Last Ten


Tag Archive: part one

She came out of the forest and onto the road. The cut across the center of her right palm had bled enough to coat her fingers which she now struggled to straighten, the new scab breaking as she opened her hand. She saw the wet asphalt, then her bloodstained fingers, and then the evidence of her wound––gray, brown, red. Before she remembered to call what she was standing on a road it began to rain.
    She kept off the asphalt first, walking through cupping mud in her shredded sneakers. It was confusing, today’s sun, hidden by the flat clouds and the overhanging trees, though even in the rain she felt its warmth. When she couldn’t step without risking a shoe, she walked back onto the highway. She felt her hope for a car in her head and her dread for him in her guts and limbs. As she walked––north, towards the city––she grew bored, but only needed to close her right hand into a fist to come awake. She instinctually slapped a mosquito with her wounded palm and groaned. As soon as she imagined letting all the blood out of her, she whispered: no ideas.
    The road curved, ascended. She took off her sneakers and tested her blistered feet on the asphalt. Though the cool rainwater didn’t abate the pain, she preferred to touch the road like this. Half a mile later, she tossed her shoes into a clump of brush. She saw a highway marker, walked to it, then waited.
    All she allowed herself to think about was her promise to forbid herself of minding all but present facts. And by this thinking, she transgressed.
    She said aloud the harmless facts of her body: pain, hunger, thirst, tired. Scared, she heard, then closed her eyes for a few seconds––standing, on weak legs and throbbing feet—–before looking down the road in both directions. She wandered about how little she could say to whoever picked her up. She cautioned herself about the truck, but only so long as she forgot that she slashed the tires. Amid a dizzy wash of regret over dropping the knife, she remembered to only handle the facts. Her palm stung. A car came.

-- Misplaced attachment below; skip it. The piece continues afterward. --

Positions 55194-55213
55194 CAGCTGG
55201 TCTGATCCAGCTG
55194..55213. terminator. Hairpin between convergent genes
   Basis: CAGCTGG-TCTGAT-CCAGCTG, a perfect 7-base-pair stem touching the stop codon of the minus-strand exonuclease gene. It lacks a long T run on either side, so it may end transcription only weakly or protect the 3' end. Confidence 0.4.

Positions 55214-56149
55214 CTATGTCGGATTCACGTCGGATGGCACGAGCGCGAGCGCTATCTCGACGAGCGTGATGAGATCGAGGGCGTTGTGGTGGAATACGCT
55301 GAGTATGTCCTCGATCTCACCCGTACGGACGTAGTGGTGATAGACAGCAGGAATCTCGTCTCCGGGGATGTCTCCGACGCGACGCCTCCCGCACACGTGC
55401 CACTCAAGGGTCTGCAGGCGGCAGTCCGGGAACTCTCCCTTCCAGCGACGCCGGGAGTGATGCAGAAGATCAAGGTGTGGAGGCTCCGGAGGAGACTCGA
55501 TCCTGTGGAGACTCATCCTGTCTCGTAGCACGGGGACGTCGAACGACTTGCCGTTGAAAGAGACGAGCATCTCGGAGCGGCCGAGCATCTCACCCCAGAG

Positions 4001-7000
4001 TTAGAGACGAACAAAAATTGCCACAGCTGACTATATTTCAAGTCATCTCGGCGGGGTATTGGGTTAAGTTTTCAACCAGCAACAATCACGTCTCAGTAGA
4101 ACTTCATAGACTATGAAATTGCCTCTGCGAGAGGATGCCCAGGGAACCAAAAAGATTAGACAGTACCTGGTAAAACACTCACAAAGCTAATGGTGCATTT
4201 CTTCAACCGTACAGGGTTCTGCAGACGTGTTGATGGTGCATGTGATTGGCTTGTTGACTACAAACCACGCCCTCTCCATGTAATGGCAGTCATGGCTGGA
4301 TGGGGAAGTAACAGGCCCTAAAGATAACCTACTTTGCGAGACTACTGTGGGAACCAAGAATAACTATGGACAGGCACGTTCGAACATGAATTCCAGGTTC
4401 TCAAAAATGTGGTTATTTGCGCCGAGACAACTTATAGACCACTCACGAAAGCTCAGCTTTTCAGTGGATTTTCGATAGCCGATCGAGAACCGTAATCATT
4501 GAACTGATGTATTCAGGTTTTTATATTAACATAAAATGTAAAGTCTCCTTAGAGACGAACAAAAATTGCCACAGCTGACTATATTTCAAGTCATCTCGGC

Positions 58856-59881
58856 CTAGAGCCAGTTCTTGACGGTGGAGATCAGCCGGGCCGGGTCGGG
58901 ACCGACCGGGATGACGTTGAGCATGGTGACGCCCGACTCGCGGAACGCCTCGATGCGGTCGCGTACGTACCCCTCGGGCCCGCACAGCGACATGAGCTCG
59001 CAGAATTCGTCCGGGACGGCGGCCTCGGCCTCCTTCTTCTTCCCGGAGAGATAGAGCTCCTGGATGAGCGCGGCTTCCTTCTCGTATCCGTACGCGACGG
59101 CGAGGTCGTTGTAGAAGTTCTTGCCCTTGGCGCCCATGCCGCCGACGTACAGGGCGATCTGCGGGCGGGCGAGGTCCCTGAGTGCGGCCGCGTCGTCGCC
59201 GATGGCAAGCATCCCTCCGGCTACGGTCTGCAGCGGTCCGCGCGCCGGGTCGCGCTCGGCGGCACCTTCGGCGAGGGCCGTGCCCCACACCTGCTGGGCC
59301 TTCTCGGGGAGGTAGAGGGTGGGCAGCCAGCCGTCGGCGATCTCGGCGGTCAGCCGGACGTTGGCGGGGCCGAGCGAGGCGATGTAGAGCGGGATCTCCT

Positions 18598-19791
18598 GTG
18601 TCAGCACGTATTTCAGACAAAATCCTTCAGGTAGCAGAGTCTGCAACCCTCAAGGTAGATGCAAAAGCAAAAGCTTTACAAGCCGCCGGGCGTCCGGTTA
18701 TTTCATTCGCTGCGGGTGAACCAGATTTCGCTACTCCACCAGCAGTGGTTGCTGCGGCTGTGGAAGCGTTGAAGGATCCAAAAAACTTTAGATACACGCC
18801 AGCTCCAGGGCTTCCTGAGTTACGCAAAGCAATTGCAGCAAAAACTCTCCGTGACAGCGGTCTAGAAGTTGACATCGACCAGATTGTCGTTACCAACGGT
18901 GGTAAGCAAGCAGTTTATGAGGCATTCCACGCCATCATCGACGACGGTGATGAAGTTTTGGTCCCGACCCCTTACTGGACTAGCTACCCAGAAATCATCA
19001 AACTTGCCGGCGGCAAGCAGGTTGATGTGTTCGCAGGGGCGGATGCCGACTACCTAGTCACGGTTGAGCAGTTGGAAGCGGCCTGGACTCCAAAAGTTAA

She didn’t stick out her thumb, but instead stood there wet, barefoot, and bleeding, thinking that enough. She winced, squinted. She saw the car’s siren and turned, running through the mud and bush—she settled behind the trunk of a sugar maple. It had stopped raining, but now the tree’s leaves studded her with drops that felt too cold, or aimed. The cruiser passed with a hiss as she sighed, realizing that she didn’t have to avoid them, the police, that she should’ve asked for help.
    Do not go back to their systems of prolonged suffering.
    His voice unlocked her exhaustion, even the memory of his voice. She began to puke but clenched her jaws and tilted her head back, matted hair against bark. She looked through the canopy.
    It is out of deep love that you will do this.
    Rose clapped her left hand over her mouth.
    A car door shut.

Her clothes were soaked and she hadn’t eaten in days so she shivered against the AC. She didn’t say anything, grateful for another fact.
    Shit, he said. He reached and flipped the dial to red.
    What had he asked her and what had she said? She was in the vehicle, in the front seat, but was already forgetting. Why did he stop the car? The artificial heat over her skin relaxed her to questions, those she went over privately. She rested her head on the window and stared at the sideview mirror. For the first time in many months, she could see a part of herself reflected.
    Ma’am, I have to ask again. He paused. She blinked, wanted him to see that she was awake, wanted to have to say aloud what still felt obliterated.
    What’s your name?